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Hemodialysis is a term that means "cleaning the blood." Although there are a few other reasons to perform hemodialysis, such as special kinds of poisoning, it is usually performed in patients who have some type of kidney disease that prevents them from clearing all of the protein byproducts of normal metabolism from their blood. For some patients it may only be required for a short period of time; for most, however, it is a lifelong commitment, at least until a kidney transplant is available. 

The process of hemodialysis involves circulating a patient's blood through a machine called a dialyzer. It is a large canister made up of two spaces separated by a thin membrane and contains many small fibers that the blood is passed repeatedly over. 

Cleansing fluid is pumped around these fibers to allow the wastes and extra fluids to pass from the patient's blood into the solution, which carries them away. The cleaned blood is returned to the patient's bloodstream. Removing the harmful wastes and extra salt and fluids helps control blood pressure and keep the proper balance of chemicals like potassium and sodium in the body.

How are you attached to a dialysis machine? 

There are a few different ways for a patient to be attached to a dialysis machine. The first step before starting hemodialysis is to prepare a site on the body from which the blood is removed and returned. This is called the vascular access site. The vascular access site is usually prepared a few weeks or months before dialysis begins, although with some of the new synthetic grafts, dialysis can begin almost right away.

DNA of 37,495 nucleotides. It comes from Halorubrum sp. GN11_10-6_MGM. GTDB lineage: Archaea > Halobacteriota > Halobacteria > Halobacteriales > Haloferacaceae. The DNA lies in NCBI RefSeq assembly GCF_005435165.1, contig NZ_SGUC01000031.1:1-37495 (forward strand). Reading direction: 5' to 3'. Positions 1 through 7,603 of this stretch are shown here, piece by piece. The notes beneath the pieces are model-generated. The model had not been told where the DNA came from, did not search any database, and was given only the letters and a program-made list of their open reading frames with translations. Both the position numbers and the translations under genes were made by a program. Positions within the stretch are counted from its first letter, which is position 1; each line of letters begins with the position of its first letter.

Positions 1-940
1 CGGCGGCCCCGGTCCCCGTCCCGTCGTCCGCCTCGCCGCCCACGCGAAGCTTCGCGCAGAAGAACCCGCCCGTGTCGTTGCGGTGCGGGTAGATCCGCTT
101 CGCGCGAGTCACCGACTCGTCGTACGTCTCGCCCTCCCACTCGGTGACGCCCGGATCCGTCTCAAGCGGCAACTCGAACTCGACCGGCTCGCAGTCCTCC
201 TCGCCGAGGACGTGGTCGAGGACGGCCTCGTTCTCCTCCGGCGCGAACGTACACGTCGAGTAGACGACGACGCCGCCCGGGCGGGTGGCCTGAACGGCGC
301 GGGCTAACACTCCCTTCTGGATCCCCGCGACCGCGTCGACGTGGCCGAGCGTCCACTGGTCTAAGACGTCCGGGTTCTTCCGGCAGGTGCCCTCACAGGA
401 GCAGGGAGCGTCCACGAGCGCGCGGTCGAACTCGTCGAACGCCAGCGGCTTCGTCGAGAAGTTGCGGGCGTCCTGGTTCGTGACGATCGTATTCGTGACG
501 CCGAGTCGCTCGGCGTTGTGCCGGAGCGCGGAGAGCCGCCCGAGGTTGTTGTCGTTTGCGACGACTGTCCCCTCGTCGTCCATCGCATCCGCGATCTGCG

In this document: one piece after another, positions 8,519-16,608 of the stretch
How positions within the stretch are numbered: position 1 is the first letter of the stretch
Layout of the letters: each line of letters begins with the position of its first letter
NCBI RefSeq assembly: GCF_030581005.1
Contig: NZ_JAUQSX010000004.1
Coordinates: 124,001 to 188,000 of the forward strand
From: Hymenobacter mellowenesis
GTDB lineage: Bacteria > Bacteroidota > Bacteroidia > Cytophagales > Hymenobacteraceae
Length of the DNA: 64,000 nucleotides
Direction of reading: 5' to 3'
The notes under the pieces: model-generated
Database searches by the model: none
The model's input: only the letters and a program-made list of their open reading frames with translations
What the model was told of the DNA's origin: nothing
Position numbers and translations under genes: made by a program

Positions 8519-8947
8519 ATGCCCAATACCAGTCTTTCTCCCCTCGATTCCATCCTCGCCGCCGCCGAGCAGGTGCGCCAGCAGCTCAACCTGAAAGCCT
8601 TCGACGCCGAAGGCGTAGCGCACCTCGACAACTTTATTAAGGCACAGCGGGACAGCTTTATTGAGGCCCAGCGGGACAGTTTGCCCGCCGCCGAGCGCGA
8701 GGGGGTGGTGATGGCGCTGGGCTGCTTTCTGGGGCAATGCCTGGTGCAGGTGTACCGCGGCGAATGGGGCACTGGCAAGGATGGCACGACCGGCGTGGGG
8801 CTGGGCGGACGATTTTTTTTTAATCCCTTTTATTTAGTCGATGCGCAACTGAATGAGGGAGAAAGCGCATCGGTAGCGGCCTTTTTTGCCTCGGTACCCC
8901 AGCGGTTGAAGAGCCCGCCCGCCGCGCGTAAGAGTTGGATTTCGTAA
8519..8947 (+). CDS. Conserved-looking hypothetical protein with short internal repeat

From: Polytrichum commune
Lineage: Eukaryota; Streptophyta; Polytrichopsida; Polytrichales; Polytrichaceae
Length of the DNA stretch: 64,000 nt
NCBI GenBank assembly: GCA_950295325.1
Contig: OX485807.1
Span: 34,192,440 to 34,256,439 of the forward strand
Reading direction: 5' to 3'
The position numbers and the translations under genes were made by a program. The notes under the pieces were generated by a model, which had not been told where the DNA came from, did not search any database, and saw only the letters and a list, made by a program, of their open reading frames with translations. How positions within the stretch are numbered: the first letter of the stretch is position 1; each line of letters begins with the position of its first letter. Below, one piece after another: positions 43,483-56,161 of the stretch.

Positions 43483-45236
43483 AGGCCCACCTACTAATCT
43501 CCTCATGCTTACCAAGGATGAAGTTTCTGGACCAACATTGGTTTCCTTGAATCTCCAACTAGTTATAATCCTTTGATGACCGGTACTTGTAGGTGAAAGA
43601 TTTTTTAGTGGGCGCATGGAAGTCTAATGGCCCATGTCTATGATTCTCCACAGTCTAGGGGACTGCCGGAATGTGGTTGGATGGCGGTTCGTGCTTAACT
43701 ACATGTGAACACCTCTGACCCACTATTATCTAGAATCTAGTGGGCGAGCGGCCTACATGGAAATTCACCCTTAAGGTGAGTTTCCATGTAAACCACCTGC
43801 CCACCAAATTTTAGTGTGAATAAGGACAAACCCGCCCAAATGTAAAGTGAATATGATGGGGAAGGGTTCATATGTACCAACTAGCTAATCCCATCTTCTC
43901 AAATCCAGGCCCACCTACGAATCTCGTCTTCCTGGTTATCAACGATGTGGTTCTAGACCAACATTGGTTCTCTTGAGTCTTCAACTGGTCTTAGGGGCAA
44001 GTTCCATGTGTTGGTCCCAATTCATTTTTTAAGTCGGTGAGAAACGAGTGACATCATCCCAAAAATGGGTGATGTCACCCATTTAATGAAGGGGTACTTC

Internal Fistula

Internal Fistula

One method of providing permanent access to the bloodstream for hemodialysis is by creating an internal fistula in the arm. A fistula is a bridge or connection between an artery and a vein, usually created by a surgeon. Needles can be inserted in the enlarged vein to connect to the dialysis machine.

Internal Graft

Internal Graft

Another method is to insert an internal graft. This is when an artery is surgically connected to a vein with a short piece of special tubing placed under the skin. Needles can be inserted in this graft.

Central Venous Catheter

Central Venous Catheter

In some cases if quick access is needed or when the veins in the arms are too small, a central venous catheter is used. This is a soft tube that is surgically inserted into a large vein in the neck or near the collarbone. This method is usually temporary until a permanent access site is ready. 

Does hemodialysis hurt?

The most unpleasant part of hemodialysis is the actual insertion of the needles. But over time, it becomes more tolerable and an anesthetic cream or spray can be applied to the skin to help with the discomfort. For patients with a synthetic graft, this discomfort is minimal. 

How are the needles inserted?

There are different methods that can be used for needle placement.

  • Ladder technique: A "ladder" strategy is when the placement of the needle "climbs up" the entire length of the vascular access area, using a different location each session so that any one location is not weakened by too many needle sticks.